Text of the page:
The Stone Foxes
Joshua P. Fowler, March 5, 2013
Ever since gaining some recognition with their 2010 release Bears and Bulls, The Stone Foxes have been lumped in with other modern electric blues bands such as The Black Keys and The White Stripes. Sometimes this has been fair and at other points it has not been, and with their latest release Small Fires they should be able to finally lose this label. Small Fires is the band’s third album and first recorded in a studio with an outside producer–Doug Boehm (Girls, Dr. Dog, Booker T. Jones). For some bands, the switch from home recording to the studio can be negative but this is not the case here; Small Fires is the first of the three albums that really exhibits the energy of the live show which The Stone Foxes have become known for.
Throughout the album, the band shows that they have musically and lyrically matured from their first two albums. The biggest change comes in the guitars–which are cleaner and quieter at points, as opposed to the relentless bluesy distortion of old–and the inclusion of organ and electric piano which becomes of the strengths throughout.
Small Fires starts off with first single, “Everybody Knows,” which has the sound and feel of a mid-2000s Black Keys song with an added Blues Harp, but the comparisons end there. The highlight of the album comes early at track four with the song “Cotto,” about Puerto Rican boxer Miguel Cotto’s loss to Manny Pacquiao in 2009. The art of the boxing song is one that thrived throughout the 1940s through 1960s but was mostly lost more recently. Here the art is revived and not only imitated but evolved and improved upon. The song rises and falls like a great boxing match and then stops suddenly much like the famous match it is describing.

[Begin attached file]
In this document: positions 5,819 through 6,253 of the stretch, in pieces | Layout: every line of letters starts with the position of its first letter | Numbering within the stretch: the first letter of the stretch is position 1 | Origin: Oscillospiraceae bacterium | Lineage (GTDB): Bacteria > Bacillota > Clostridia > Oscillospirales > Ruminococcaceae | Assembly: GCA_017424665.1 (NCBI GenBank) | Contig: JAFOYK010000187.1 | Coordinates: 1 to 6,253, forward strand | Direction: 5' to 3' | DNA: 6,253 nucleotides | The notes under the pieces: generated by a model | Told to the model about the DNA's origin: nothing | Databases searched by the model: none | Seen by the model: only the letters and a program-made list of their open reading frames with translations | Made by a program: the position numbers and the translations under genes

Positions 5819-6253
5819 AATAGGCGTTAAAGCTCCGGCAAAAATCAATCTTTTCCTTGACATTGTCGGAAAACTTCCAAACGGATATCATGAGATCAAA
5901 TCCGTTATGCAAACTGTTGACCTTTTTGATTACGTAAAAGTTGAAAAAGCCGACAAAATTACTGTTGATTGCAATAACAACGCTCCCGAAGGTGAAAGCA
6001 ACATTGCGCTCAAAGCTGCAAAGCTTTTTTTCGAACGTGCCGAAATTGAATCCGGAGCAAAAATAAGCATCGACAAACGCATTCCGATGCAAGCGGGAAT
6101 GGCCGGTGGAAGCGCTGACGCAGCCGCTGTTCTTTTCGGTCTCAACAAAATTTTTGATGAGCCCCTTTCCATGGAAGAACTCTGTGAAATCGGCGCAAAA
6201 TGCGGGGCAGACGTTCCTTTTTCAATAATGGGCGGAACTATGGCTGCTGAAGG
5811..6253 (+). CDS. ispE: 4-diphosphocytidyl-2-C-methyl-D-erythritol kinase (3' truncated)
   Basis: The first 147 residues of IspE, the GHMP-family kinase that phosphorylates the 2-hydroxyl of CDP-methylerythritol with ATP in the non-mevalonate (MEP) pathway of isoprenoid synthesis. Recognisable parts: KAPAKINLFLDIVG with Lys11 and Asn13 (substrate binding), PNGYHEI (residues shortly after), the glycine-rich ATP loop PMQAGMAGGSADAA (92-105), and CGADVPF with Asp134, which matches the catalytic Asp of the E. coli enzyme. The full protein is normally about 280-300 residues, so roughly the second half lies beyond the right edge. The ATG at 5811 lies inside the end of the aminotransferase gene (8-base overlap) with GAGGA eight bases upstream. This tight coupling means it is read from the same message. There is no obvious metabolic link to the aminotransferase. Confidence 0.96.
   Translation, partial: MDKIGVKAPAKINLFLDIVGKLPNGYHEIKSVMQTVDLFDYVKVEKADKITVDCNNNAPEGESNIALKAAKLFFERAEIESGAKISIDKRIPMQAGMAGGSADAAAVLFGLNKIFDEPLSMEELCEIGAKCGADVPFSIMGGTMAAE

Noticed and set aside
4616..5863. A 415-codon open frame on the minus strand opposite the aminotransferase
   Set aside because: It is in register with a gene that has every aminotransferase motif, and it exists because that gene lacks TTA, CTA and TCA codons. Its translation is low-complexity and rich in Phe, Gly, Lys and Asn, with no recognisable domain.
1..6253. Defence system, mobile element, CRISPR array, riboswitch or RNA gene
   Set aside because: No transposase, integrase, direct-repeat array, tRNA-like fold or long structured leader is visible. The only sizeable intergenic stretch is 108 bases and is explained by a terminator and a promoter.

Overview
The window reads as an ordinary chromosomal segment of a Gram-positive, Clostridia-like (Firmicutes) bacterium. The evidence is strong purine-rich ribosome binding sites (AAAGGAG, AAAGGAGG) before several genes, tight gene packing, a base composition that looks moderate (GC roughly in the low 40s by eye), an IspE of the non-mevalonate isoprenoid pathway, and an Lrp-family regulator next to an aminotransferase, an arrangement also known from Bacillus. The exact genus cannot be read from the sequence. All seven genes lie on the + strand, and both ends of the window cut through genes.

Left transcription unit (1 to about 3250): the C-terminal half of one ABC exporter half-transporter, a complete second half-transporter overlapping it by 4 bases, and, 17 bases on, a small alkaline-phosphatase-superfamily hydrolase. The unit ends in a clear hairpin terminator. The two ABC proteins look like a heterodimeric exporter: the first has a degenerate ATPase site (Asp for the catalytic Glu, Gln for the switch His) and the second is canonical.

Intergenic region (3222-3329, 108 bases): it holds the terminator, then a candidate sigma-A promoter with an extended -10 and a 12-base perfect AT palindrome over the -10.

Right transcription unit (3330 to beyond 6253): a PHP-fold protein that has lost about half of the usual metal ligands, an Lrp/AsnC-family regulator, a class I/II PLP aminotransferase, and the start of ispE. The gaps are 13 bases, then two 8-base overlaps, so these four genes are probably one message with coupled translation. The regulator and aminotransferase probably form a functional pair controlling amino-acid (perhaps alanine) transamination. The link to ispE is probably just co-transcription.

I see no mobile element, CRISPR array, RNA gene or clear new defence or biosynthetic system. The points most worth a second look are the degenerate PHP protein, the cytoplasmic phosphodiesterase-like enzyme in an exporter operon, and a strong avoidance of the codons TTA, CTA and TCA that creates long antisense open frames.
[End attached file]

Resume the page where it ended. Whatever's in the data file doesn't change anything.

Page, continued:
Some of the stronger songs on the album are those that expand from the blues tradition that the band has been known for. Title track “Small Fires” comes complete with a slowly rising dance-ready bass-line that rises to a raging guitar and organ solo. It is the closest they have come to being able to represent the energy of their live show on record to date. “Talk to Louise” has the walking bass-line and layered instrumentation that gives it the feel of fellow San Francisco band, The Grateful Dead. Despite its strengths, Small Fires isn’t without its missteps. “Battles, Blades & Bones” is a somewhat cliché anti-war ballad that names drops conflicts from the Civil War to the First Gulf War and feels somewhat out of place with the other tracks.
Small Fires is a significant development for The Stone Foxes. It is the first of their albums that feels like a complete and fully realized thought. At points it remains tight with their early-electric blues influences and at others it expands on those influences in a way that isn’t found on the previous two releases. While being cleaner and more precise than the previous efforts, it is also more energetic and representative of their fantastic live shows.